Monday 12 December is Universal Health Coverage day, an annual focus for the growing movement toward health coverage for all.
In 2015, almost 6 million children died before reaching age five – more than 16,000 every single day. Around 300,000 women died due to complications of pregnancy and delivery in the same year. Most of these deaths could have been prevented if children and poor families around the world had access to essential, quality healthcare and basic services – services that many of us take for granted.
As an organisation that works for the health and well being of children, UNICEF is committed to the vision of universal health coverage (often referred to as UHC), a world where all people, especially children, obtain the health services that they need. Services to promote good health and prevent and treat illness. Services that are of good quality, available and affordable to all.
But achieving UHC is not only about expanding access to essential medical services, it is also about improving the quality of services and making sure that people are willing and able to access them. It is about taking action to address the underlying factors that often result in poor health – including poverty, nutrition, education, water and sanitation, climate vulnerability, discrimination, and political and social rights.
Crucially, it is about prioritising the most vulnerable, most marginalized groups. I recently visited Tanzania, a country where 98,000 children died in 2015 before reaching age five. Many of these children died from conditions like diarrhoea, pneumonia, or complications around the time of birth that could have been easily prevented. Crucially, the vast majority of these children were from the poorest, most disadvantaged sections of society. Indeed for sub-Saharan Africa as a whole, children from the poorest households are at greatest risk: a child aged under 5 from the poorest quintile (fifth of the population) in this region, suffering from diarrhoea, is less than half as likely to receive lifesaving oral rehydration treatment as a child from the richest quintile.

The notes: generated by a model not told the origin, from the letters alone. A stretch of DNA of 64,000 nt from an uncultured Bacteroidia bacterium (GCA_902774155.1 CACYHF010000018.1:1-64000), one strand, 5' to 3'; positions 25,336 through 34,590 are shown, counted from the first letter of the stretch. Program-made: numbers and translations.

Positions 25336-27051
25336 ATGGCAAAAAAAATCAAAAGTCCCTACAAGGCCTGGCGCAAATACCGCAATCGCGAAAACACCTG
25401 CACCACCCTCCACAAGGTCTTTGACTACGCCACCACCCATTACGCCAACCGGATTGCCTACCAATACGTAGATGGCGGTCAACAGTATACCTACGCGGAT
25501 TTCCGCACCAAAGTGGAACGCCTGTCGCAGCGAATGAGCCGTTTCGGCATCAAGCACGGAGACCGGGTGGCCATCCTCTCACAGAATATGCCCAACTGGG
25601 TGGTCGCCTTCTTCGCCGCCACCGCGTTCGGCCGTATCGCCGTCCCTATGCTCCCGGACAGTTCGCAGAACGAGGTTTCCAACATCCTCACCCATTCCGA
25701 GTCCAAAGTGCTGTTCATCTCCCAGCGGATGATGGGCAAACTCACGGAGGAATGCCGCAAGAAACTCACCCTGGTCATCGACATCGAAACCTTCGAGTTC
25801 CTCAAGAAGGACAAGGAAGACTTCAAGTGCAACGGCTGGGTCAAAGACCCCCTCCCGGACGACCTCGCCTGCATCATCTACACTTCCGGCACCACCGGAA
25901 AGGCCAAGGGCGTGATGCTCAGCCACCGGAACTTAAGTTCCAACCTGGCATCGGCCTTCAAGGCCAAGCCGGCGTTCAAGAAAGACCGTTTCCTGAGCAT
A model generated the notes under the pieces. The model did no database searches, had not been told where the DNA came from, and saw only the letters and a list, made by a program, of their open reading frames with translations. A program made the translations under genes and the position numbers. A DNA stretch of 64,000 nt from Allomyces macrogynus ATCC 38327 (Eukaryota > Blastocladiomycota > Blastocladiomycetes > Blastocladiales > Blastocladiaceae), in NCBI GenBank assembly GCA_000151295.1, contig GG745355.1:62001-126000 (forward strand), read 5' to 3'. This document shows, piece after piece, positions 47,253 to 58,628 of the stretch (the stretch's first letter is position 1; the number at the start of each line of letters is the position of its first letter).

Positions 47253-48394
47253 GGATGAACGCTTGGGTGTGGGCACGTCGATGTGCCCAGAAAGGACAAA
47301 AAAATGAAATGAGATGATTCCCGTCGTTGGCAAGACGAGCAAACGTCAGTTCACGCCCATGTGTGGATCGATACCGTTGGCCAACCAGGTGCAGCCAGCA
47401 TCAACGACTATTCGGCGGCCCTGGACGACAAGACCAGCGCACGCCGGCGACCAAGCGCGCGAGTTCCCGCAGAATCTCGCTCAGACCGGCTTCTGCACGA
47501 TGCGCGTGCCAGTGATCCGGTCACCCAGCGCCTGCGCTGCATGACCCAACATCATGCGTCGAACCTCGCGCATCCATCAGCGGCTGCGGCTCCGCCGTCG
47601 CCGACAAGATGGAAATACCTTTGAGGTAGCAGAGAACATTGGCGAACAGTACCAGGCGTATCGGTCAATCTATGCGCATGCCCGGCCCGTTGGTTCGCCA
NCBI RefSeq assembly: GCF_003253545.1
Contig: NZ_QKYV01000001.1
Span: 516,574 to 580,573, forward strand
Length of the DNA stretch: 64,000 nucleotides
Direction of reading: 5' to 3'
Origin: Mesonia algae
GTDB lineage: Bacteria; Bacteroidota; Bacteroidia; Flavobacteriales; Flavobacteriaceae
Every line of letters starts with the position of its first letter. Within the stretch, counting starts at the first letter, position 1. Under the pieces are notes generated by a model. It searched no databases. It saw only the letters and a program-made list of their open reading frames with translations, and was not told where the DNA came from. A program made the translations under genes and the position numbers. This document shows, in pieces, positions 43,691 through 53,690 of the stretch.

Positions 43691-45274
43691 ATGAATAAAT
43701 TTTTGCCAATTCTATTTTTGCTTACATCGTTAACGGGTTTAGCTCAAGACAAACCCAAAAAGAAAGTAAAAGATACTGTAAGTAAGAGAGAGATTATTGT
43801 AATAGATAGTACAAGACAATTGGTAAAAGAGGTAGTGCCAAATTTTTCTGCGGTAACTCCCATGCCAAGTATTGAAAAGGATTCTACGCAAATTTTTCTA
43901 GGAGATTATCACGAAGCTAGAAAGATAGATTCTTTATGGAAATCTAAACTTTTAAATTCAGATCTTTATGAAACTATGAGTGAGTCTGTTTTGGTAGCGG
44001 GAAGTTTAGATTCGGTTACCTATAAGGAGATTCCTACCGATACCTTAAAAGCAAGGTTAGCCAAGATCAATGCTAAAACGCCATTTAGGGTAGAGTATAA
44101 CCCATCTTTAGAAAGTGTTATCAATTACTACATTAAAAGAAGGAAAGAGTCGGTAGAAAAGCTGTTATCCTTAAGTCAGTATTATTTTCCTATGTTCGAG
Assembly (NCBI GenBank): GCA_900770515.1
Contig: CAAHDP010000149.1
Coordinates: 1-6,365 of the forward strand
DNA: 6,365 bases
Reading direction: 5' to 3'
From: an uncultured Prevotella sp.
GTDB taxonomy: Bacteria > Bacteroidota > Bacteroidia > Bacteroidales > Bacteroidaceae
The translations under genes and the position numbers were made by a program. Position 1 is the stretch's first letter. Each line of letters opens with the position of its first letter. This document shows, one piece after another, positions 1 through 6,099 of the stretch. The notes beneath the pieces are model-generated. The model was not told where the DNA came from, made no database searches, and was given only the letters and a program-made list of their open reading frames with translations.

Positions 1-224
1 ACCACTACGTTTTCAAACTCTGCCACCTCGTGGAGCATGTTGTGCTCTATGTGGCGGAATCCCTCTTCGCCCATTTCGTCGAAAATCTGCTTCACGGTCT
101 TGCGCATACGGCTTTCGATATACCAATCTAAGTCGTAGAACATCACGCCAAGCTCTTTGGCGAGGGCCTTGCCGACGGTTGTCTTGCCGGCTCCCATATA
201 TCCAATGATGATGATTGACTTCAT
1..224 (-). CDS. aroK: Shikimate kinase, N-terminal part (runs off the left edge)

In the South Asia region, we see a similar picture: pregnant women from the richest quintile are almost four times more likely to give birth in the presence of a skilled birth attendant than those from the poorest quintile, putting both them and their baby at serious risk. In East Asia and the Pacific, the mortality rate for under-fives in the poorest households is more than twice that for the richest.
While wealth is an important factor, people are excluded from health services for many other reasons, such as geographic isolation or just because of who they are – people with disabilities, indigenous peoples, ethnic minorities, sexual minorities, refugees or undocumented migrants often face discrimination.
These inequities are simply unacceptable, and now is the time for action: we must urgently scale up quality, affordable health services starting with the poorest, most vulnerable children and their communities by increasing investment and breaking down financial barriers to access, including user fees. We must eliminate barriers that keep people from achieving good health, including discriminatory practices that block people from accessing services. We must establish community-based services that are accessible and affordable for the most disadvantaged. And finally, we must track progress, monitoring coverage, collecting data and measuring impact, to make sure we are reaching the most marginalized.
The road to achieving UHC needs to focus first on reaching the most disadvantaged, but that doesn’t mean that only the most disadvantaged will benefit. Achieving UHC contributes to healthier, happier, more productive societies and economies for all. Indeed, improving access to health services brings a range of benefits beyond good health, helping to combat poverty and improve social cohesion – and a better world for all.
Stefan Peterson is Chief of Health Section for UNICEF. He’s a Professor of Global Health at Uppsala University and, prior to that, at the Global Health Division of Karolinska Institute. He has also been visiting professor at Makerere University in Uganda. He has done extensive fieldwork in Tanzania and Uganda and is a co-founder of Medecins Sans Frontieres Sweden.